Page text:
Genetically modified crops are commonplace in fields across the United States, but a new study suggests that some plants have spread into the wild. A survey of North Dakota has turned up hundreds of genetically modified canola plants growing along roads across the state.
The results, presented Friday at the annual meeting of the Ecological Society of America in Pittsburgh, show that the vast majority of feral canola plants in the state contain artificial genes that make them resistant to herbicides. Researchers also found two plants that contained traits from multiple genetically modified varieties, suggesting that genetically modified plants are breeding in the wild.
“What we’ve demonstrated in this study is a large-scale escape of a genetically modified crop in the United States,” says Cindy Sagers, an ecologist at the University of Arkansas, who led the study.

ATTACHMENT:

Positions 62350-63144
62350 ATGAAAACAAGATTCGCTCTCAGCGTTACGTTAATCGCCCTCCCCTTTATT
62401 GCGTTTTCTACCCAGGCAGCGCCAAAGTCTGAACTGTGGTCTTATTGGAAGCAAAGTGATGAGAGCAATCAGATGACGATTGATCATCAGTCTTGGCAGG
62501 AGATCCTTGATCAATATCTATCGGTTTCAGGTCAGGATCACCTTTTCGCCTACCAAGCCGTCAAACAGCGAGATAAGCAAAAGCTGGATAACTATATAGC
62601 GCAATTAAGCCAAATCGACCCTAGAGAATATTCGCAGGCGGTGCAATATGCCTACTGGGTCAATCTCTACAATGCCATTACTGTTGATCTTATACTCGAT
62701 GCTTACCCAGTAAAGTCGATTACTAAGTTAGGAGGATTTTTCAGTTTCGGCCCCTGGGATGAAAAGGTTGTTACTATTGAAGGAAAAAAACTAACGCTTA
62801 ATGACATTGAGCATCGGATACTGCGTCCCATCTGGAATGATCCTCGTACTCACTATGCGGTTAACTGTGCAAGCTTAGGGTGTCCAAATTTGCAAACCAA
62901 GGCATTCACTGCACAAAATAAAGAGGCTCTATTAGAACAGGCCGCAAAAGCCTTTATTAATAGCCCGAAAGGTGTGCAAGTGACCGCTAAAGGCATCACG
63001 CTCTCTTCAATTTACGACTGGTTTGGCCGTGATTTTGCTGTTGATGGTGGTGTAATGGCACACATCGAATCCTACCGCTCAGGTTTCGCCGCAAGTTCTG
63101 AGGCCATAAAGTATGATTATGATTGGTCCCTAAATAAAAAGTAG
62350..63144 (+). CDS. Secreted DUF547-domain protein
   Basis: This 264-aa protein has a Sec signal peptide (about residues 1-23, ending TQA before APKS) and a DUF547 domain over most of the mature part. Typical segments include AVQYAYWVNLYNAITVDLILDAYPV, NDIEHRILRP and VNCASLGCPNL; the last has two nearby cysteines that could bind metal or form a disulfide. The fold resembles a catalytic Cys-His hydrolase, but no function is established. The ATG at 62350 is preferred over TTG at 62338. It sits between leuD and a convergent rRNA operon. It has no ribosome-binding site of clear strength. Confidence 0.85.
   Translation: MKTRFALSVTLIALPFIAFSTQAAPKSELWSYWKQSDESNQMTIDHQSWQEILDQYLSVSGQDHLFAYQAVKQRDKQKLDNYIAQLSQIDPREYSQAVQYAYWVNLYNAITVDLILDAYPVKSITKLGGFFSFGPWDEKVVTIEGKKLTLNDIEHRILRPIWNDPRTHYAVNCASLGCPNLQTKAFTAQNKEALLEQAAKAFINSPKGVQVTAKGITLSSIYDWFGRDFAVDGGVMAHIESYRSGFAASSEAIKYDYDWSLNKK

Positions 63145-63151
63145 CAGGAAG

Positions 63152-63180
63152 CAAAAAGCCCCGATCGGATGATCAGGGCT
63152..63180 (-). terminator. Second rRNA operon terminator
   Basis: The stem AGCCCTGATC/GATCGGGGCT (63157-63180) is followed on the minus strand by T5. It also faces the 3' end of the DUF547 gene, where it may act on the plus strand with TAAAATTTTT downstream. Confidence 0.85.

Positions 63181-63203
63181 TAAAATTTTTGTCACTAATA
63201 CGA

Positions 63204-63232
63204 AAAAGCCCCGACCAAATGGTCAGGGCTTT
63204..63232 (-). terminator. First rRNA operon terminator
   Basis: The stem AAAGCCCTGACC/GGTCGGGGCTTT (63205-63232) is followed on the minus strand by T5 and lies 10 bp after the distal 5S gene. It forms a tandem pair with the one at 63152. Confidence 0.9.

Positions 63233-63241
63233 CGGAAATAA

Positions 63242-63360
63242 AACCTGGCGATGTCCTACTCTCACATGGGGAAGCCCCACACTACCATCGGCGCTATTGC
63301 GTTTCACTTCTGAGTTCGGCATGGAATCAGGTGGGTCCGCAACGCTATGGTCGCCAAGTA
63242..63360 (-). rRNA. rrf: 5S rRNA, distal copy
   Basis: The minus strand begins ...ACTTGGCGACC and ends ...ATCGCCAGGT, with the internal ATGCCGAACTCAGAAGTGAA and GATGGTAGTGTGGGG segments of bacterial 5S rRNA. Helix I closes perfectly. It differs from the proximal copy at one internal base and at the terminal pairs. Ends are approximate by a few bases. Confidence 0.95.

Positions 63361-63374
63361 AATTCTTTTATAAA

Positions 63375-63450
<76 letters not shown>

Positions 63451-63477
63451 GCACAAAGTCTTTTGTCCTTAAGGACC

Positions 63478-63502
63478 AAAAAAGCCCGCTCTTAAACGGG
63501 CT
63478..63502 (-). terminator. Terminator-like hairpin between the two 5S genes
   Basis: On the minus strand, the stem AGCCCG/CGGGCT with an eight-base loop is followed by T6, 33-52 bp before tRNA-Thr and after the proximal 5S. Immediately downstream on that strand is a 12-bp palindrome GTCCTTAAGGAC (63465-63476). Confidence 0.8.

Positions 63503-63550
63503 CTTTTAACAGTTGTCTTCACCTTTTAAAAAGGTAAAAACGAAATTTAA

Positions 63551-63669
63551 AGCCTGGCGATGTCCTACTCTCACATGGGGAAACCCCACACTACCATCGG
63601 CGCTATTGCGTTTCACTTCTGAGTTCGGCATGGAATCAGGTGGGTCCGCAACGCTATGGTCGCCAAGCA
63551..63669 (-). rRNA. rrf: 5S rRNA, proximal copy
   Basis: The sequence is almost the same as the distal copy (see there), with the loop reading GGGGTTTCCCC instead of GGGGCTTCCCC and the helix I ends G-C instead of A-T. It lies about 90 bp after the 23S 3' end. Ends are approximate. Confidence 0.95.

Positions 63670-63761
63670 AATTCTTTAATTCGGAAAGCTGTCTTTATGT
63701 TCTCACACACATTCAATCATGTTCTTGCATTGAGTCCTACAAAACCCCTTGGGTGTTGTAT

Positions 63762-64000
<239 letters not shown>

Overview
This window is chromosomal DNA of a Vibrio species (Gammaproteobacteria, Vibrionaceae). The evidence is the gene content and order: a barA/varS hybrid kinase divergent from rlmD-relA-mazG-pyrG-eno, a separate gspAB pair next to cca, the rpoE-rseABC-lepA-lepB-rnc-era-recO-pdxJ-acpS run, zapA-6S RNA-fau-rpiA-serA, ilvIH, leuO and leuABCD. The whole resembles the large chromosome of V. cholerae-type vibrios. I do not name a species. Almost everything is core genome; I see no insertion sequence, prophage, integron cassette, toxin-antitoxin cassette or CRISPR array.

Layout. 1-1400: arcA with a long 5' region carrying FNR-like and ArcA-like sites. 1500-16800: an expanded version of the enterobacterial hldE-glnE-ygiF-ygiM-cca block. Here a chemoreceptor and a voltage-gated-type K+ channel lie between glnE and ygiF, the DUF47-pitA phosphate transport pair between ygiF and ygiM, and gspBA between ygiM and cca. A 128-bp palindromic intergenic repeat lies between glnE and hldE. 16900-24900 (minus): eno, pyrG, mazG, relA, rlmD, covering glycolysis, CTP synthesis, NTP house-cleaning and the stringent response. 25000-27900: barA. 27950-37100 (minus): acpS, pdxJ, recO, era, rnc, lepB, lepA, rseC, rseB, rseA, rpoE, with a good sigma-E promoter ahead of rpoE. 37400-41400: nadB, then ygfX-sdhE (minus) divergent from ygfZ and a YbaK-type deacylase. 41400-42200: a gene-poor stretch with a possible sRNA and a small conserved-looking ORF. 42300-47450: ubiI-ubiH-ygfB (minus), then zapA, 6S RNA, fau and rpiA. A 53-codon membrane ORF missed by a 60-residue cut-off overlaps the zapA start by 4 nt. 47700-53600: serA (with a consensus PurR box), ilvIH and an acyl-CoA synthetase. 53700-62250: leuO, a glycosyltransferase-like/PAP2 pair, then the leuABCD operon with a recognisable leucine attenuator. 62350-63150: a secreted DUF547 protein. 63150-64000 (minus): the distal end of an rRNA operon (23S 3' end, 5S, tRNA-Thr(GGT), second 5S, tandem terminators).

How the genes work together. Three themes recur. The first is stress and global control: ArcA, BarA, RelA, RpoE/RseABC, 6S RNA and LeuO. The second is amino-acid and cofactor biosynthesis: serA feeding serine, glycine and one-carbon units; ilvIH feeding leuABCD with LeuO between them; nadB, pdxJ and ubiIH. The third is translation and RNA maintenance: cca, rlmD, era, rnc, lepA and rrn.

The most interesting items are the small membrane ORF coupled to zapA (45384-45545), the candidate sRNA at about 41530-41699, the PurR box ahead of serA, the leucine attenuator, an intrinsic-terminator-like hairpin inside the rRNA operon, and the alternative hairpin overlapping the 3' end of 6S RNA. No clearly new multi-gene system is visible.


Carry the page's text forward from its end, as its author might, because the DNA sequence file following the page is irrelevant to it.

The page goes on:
Canola modified to resist either the herbicide glufosinate (brand name Liberty) or glyphosate (brand name Roundup) has been available in the U.S. since 1989—and unregulated since 1998 and 1999, respectively for the two herbicides. “These results are not new for Canadian researchers and to be expected if two types of transgenic herbicide-resistant canola are commercially grown,” says Suzanne Warwick of Agriculture and Agri-Food Canada, a government agency.
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